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DateLine Wednesday, 13 February 2008

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Dinesh Subasinghe in bid to rewrite history strikes:

New chord

The melancholic tone breathed out by stroking the finely tuned strings with the bow, resonated a sense of loss, sorrow and desperation. It traversed through the valleys of history, centuries back in time and finally mingled with the chord of sorrow, repentance and desperation played on the instrument by its original player; the King Ravana.

The young and vibrant musician ridden with anxiety pledges to undertake such a journey to excavate the buried 'roots' of music and its history. "The primary version of the violin which the West boasts of to be their creation was first played by Orients.


Dee R Cee members

The first ever reference made to a music instrument is found in the Ramayana. The centuries old epic says King Ravana played a stringed instrument called Ravanahatha, similar to the violin," he says.

Dinesh Subasinghe, an artiste who looks forward to carve a unique niche with his talent in the local and international music arena, claims that history has to be rewritten. Sri Lankan music has to assert its identity in the global context and it should begin by correcting history, says the promising musician.

Subasinghe has emerged a player of enormous potential as he has proven his talents in music direction, composition and a performer of many instruments. However, above all he strongly believes that we can strike a different chord in the music arena with oriental instruments like Ravanahatha and Kingiri which have not yet been accepted and recognised.

"These instruments are used only to play folk tunes. But the music generated by these instruments reflects the emotions and features of the orient. Thus, it is an excellent medium to promote our music," Subasinghe explains.

Ravanahatha and kingiri made out of coconut, bamboo and goatskin, trace their origin from the East. The great epic Mahabharatha says the wife of a demon gifted the kingiri to Bhim, one of the Pandavas for saving her life and by playing the instrument, they invoked nature and natural elements, the artiste said.


Dinesh Subasinghe playing the ancient instrument Ravanahatha.

"A similar instrument to ravanahatha and kingiri, known as kamaicha was played by Egyptians and in North India Rawanahatha is played by gypsies. I am highly interested in tracing the relation of this and finding proof to assert our identity in the history of music," the enthusiastic musician revealed his passion to explore.

Having excelled in all genres of music from classical to baila to rap, Subasinghe does not discriminate. While leading the latest creation of Maestro Premasiri Khemadasa's 'Agni' opera, he composes for teledramas and movies. "I have composed music for 19 teledramas, 'Siri Siri Mal' and 'Shobha' being on the top of the list." His music composition for teledrama began with Hummanaya.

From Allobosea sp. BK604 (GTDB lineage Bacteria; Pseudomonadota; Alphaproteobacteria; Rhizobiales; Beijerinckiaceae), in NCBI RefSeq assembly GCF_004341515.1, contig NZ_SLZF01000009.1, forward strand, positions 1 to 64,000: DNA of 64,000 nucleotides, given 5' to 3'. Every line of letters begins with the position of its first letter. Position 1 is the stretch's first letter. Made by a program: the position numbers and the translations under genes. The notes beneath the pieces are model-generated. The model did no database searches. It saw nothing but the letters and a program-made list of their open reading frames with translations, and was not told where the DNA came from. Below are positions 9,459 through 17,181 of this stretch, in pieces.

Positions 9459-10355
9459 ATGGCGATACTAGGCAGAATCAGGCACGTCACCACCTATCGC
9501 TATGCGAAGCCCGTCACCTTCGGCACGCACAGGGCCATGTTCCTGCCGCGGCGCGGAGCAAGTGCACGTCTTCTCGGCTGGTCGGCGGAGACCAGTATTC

Subasinghe has undertaken music composition for Channa Perera's new movie too. He will soon release a CD of instrumental music, based on rawanahatha and kingiri. His first media performance came in 2003 with the Dee R Cee Members, a popular youth band led by him. Monalisa was the first hit of the Dee R Cee Members.

He was born and brought up in a family with musical background. His father was in the Sri Lanka Navy Band.

His younger brother taught him to play the violin. He honed his talents being in the church choir and his school St. Peters' College bundled up many opportunities for him to excel in singing and composing.

Meeting veteran musician Stanley Peiris opened golden gates for Subasinghe as he introduced the talented youth to professional orchestra. Later Ananda Dabare and Hasini Halpe put him in the symphony orchestra.

After he joined Khemadasa, for seven years he has been playing for every composition of the maestro. However, the young artiste who has reached many heights in a short period says he will not rest on his laurels. "Still I have not got satisfactory feedback for my talents.

It is the common phenomena in Sri Lanka today when the music field is controlled by a few. Musicians own no place in this situation. They will promote what sells and not what people demand," he said.

All music genres should be promoted and treated equally. Though the country possesses so much talent, it is not represented in the correct way. If only one or two types are highlighted that will cause the downfall of our music. Unity and harmony is important to walk a long way, the artiste explained.

"When Sri Lankan players perform abroad, the audience is filled with Sri Lankans. But if A.R. Rahuman or another reputed personality performs people of various nationalities throng the venue.

Why such a difference? Do we lack universal appeal in our music? If we are to reach that level we need to present something unique and we have to assure quality in our performance," Subasinghe concluded.

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